|part of speech:||intransitive verb|
|definition:||to sing or read psalms, prayers, or poetry in a chanting style.The monks chanted and prayed.synonyms: intone similar words: recite|
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Chant – Wikipedia
See the Dictionary Definition for further information.
Chant as a spiritual practice
Chanting (e.g., the recitation of a mantra, a holy text, the name of God/Spirit, etc.) is a widely practiced spiritual activity. Chanting, like prayer, can be a part of one’s personal or collective practice, depending on the context. Chanting is considered a path to spiritual development by a wide range of spiritual traditions. In 2013, monks sang at Drepung monastery in Tibet. African, Hawaiian, and Native American chants; Assyrian and Australian Aboriginal chants; Gregorian chant; Hindu chant; Qur’an reading; Bahá’ chants; various Buddhist chants; various mantras; Jewish cantillation; and the chanting ofpsalms and prayers in particular in Roman Catholic (seeGregorian chantorTaizé Community), Eastern Orthodox (seeByzantine chantorZnamenny (seeAnglican Chant).
Tibetan Buddhist chant is performed through the throat, with each performer producing a variety of different pitches.
India’s bhakti devotional tradition is based on kirtan, which has a large following in various nations and traditions, including the Ananda Marga school of meditation.
ChineseShijing(), often known as ‘chanted poetry,’ reflects Zen Buddhist concepts and is sung from theDan tien (or lower belly), which is considered the locus of power in many Eastern cultures.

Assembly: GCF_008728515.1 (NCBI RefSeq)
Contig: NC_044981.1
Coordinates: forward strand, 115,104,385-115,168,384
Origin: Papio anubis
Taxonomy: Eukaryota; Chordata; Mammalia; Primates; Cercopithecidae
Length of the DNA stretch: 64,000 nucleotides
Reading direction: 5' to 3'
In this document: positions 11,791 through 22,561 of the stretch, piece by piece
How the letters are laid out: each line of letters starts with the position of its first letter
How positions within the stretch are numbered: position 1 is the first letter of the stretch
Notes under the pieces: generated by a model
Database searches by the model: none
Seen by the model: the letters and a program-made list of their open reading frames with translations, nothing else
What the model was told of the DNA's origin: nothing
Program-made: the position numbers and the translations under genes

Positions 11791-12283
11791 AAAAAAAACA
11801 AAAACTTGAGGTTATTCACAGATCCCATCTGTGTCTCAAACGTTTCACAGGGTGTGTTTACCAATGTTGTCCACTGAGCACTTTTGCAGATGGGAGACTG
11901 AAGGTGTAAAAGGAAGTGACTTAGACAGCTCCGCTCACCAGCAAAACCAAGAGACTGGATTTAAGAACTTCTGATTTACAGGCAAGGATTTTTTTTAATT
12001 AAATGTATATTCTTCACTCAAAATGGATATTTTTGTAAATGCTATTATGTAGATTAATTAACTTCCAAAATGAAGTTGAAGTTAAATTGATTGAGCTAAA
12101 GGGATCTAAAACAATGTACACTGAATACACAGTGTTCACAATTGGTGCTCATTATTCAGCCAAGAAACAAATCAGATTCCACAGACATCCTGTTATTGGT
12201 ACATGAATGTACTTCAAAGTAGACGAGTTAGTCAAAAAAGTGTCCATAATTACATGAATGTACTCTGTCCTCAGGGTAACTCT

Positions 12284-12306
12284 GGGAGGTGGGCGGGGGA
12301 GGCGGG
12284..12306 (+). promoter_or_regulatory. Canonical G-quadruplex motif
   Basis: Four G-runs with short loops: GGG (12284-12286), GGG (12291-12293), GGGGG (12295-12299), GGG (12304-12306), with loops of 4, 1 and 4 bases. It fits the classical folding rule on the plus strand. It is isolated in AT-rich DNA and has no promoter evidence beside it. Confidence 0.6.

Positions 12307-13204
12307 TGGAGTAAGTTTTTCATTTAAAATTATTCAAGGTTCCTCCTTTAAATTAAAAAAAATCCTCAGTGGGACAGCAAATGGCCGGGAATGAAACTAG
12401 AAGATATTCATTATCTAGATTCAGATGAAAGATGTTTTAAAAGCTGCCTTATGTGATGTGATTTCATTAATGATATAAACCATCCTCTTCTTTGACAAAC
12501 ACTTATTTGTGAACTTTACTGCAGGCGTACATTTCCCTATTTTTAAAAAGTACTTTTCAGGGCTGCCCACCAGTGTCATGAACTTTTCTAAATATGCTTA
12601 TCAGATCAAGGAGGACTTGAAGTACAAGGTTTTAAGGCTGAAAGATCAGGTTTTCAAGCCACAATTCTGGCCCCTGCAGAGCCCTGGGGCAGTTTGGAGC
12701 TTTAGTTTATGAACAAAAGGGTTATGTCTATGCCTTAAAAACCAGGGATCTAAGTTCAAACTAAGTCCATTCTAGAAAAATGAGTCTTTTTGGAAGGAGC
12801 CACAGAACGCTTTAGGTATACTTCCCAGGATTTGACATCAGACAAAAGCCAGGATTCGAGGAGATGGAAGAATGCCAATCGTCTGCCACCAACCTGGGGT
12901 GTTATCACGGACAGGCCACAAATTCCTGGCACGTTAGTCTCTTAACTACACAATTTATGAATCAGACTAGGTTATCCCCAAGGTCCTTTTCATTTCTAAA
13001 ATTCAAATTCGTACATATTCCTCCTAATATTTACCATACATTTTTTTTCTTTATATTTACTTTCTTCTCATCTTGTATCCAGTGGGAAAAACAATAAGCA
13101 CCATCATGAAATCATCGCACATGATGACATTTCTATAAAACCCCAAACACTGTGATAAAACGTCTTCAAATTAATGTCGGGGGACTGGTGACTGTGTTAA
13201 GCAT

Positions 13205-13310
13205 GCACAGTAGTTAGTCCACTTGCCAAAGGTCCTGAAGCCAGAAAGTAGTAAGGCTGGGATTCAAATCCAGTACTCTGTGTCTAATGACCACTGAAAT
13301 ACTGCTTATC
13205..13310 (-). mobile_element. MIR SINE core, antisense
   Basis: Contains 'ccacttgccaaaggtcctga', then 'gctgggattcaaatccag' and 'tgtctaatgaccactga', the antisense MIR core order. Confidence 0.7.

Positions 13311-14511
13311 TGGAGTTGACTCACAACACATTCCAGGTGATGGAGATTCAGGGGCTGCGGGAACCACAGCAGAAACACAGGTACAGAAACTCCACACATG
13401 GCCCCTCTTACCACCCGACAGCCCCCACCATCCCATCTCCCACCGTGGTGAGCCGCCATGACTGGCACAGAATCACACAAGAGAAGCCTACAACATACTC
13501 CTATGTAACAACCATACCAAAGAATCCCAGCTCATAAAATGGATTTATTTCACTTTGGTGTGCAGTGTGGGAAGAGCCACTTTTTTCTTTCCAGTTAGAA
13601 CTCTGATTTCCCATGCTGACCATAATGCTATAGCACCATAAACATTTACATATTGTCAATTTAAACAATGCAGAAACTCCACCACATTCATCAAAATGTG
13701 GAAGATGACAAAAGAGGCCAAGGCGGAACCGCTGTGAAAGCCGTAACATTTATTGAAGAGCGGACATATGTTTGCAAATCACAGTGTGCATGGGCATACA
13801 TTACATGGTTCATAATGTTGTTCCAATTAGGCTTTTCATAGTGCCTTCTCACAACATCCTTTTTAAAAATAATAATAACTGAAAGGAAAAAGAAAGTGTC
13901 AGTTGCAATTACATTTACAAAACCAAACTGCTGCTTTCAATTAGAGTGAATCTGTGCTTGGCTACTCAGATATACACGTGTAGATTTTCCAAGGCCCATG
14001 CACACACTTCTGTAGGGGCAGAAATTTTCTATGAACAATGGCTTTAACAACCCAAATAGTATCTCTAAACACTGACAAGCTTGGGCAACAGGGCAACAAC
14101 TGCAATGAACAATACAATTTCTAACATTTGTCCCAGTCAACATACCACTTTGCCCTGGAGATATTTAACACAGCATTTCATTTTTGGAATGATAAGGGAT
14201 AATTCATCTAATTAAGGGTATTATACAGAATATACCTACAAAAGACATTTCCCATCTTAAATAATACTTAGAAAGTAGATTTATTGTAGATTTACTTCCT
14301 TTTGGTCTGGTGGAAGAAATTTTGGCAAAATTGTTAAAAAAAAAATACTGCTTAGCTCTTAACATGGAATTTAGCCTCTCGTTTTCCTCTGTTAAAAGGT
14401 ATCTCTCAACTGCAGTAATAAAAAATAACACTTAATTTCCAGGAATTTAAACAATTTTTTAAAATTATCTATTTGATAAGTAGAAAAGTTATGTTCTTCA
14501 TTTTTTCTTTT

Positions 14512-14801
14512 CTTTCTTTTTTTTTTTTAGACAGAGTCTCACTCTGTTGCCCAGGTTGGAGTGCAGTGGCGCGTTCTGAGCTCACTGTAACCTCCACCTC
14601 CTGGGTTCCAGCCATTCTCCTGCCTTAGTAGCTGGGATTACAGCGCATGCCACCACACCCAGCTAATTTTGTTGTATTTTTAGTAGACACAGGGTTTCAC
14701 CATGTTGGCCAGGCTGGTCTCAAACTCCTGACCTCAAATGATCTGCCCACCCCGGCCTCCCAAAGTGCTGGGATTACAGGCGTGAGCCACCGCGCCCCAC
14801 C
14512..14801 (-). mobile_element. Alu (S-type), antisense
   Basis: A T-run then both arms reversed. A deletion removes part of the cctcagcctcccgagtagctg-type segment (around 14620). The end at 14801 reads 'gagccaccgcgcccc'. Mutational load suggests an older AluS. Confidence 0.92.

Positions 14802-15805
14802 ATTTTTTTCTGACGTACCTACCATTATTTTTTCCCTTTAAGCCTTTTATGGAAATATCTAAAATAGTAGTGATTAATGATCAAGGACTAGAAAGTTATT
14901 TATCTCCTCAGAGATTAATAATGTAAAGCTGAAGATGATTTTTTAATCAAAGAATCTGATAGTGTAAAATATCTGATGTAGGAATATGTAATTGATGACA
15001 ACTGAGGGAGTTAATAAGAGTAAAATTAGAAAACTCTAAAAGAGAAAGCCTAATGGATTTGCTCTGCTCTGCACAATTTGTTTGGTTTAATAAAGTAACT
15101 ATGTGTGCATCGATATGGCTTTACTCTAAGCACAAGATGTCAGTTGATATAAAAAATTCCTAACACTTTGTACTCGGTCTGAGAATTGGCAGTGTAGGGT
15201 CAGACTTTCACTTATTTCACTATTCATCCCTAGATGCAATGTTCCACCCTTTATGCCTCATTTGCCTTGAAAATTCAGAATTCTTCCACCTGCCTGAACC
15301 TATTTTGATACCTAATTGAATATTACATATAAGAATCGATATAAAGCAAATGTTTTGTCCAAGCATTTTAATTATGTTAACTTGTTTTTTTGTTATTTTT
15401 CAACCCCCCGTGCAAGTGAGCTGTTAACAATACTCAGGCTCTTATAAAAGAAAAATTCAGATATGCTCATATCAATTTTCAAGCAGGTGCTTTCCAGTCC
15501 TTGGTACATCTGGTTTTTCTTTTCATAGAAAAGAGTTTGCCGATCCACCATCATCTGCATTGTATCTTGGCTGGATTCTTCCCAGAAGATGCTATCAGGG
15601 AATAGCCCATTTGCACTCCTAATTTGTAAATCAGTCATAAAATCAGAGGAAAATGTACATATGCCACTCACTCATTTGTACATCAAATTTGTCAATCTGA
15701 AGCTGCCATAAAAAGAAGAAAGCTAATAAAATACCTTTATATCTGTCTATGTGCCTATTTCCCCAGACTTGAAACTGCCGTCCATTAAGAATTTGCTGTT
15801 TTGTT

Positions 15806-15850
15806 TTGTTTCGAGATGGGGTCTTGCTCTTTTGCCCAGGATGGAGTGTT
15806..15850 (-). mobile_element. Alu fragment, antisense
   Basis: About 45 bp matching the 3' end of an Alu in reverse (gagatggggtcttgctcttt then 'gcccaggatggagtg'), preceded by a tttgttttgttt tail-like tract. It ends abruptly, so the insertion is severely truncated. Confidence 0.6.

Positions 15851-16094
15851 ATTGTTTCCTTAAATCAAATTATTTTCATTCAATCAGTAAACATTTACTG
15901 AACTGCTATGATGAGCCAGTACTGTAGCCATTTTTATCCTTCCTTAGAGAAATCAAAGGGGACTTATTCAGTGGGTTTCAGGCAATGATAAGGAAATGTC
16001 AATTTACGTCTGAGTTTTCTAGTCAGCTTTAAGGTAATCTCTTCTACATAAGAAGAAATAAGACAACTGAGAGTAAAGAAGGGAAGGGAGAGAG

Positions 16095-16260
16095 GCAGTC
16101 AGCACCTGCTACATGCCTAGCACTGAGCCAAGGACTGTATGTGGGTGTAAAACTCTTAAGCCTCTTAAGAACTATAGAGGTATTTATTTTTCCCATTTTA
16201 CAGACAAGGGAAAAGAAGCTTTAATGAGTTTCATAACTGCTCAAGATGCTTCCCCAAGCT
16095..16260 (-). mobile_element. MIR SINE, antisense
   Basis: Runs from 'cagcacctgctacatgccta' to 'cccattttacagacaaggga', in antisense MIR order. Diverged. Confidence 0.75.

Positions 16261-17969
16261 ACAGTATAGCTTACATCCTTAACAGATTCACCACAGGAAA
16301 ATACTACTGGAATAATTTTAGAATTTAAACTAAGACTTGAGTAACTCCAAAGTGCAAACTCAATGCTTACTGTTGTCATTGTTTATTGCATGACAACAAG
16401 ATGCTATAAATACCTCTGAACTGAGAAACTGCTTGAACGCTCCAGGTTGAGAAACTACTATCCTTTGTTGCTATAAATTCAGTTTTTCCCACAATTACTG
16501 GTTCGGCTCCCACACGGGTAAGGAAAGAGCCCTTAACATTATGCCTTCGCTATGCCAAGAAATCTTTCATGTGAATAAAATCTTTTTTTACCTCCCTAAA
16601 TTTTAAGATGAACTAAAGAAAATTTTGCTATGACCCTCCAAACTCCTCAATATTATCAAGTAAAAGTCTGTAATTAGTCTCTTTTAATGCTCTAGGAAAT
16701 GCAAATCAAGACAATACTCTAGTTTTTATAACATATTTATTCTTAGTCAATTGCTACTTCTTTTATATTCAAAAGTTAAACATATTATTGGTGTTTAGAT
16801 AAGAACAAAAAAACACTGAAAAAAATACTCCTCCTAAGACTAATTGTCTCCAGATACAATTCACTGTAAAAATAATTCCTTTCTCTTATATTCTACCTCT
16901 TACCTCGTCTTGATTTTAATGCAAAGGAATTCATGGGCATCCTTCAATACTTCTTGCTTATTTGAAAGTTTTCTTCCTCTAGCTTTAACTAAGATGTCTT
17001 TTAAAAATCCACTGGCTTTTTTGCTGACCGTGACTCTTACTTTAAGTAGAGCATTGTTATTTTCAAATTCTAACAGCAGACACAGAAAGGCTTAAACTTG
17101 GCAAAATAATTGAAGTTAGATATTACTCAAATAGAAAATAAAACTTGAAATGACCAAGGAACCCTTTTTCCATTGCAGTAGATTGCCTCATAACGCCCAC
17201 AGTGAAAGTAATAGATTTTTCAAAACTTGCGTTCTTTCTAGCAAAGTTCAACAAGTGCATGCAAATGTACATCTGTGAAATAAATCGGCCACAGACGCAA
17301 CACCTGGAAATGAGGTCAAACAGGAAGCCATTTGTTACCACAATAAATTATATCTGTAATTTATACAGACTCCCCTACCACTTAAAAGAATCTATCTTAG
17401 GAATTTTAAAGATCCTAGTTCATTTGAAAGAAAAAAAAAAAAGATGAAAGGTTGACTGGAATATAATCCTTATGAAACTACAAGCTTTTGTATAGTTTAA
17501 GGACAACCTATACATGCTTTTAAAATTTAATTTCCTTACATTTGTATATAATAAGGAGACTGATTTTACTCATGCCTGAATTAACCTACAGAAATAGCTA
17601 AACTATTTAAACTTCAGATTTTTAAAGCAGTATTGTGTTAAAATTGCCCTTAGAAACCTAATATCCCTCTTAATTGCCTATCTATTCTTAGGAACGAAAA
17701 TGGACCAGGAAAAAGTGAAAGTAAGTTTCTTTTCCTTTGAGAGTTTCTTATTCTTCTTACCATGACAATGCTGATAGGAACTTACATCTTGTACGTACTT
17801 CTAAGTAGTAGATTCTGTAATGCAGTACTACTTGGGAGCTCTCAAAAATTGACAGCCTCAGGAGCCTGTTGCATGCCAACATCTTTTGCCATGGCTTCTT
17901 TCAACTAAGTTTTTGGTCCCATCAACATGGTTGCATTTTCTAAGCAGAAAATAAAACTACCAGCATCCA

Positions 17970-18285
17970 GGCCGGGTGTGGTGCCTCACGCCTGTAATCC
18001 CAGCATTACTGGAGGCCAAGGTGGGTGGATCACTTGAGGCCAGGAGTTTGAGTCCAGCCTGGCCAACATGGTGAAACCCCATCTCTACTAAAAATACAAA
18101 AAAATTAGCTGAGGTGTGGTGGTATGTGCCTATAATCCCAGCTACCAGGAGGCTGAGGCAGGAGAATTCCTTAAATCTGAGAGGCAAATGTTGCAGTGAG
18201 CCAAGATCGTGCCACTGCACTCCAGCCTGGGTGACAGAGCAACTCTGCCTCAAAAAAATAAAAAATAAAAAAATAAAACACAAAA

- A prayer to the almighty
- A fight song
- A sea shanty–a rhyming work song performed on sailing vessels
- A skipping-rope rhyme
- A football chant, etc.
- A site dedicated to Vedic chants
- Traditional Buddhist Chants (Texts and Audio), such as those found in the Buddhist Encyclopedia
- And other related topics.
When two or moretones or melodic lines are combined simultaneously, this is referred to be polyphony in music (the name comes from the Greek word for “many sounds”). As a result, even a single interval composed of two simultaneous tones or a chord composed of three simultaneous tones is considered rudimentarily polyphonic. Polyphony, on the other hand, is typically connected with counterpoint, which is the blending of separate melodic lines. When two or more melodic lines are played at the same time in polyphonic music, they are regarded as separate even if they are connected.
When the melodic lines are rhythmically distinct, a texture becomes more genuinely polyphonic, and hence more contrapuntal, than when the lines are not.
While not mutually exclusive, composers from the 16th through the 21st centuries have frequently employed a variety of textures, ranging from complicated polyphony to rhythmically consistent homophony, even within the same work.
The development of polyphony in Western music Concurrently with the expansion of the Gregorian repertoire through the interpolation of tropes and sequences into existing works, the repertory was being further enhanced.
In Asian music, the unique polyphony of ensembles contains a sort of melodic variation, best defined asheterophony, that is not fully contrapuntal in the traditional Western meaning of the term.